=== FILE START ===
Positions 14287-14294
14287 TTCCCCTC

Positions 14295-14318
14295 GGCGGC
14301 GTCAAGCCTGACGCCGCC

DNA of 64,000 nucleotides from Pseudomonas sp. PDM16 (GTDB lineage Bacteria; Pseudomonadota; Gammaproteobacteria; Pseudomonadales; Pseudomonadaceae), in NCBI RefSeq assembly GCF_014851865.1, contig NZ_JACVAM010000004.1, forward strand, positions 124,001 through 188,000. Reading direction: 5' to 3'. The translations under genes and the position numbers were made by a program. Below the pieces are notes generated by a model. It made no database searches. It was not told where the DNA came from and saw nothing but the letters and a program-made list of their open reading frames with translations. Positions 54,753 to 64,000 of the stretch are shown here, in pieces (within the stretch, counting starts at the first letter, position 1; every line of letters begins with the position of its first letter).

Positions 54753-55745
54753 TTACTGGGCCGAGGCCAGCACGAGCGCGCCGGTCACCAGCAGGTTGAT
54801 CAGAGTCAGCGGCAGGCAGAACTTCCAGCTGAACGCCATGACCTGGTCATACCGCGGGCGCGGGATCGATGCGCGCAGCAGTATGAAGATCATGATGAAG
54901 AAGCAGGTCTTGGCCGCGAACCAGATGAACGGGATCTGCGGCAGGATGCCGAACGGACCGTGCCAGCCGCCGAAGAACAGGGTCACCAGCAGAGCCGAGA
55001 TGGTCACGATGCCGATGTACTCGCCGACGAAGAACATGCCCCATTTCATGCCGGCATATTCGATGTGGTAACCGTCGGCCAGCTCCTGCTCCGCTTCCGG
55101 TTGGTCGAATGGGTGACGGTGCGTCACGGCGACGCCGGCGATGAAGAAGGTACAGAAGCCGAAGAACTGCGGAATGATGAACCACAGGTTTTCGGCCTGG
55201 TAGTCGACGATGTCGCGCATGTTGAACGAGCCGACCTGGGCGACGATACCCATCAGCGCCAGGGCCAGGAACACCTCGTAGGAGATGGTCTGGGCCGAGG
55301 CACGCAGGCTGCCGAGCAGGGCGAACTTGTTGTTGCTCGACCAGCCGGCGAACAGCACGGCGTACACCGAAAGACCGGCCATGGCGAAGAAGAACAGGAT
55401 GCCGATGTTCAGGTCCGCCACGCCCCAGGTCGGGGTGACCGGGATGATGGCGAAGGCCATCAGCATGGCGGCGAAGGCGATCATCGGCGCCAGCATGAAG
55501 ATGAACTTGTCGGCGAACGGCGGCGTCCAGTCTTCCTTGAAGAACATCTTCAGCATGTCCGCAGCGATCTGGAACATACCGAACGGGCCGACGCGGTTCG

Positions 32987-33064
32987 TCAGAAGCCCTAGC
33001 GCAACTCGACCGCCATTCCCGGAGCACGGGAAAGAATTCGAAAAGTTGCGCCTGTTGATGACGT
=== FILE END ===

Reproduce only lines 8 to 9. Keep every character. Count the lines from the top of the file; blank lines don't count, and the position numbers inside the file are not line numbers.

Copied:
54753 TTACTGGGCCGAGGCCAGCACGAGCGCGCCGGTCACCAGCAGGTTGAT
54801 CAGAGTCAGCGGCAGGCAGAACTTCCAGCTGAACGCCATGACCTGGTCATACCGCGGGCGCGGGATCGATGCGCGCAGCAGTATGAAGATCATGATGAAG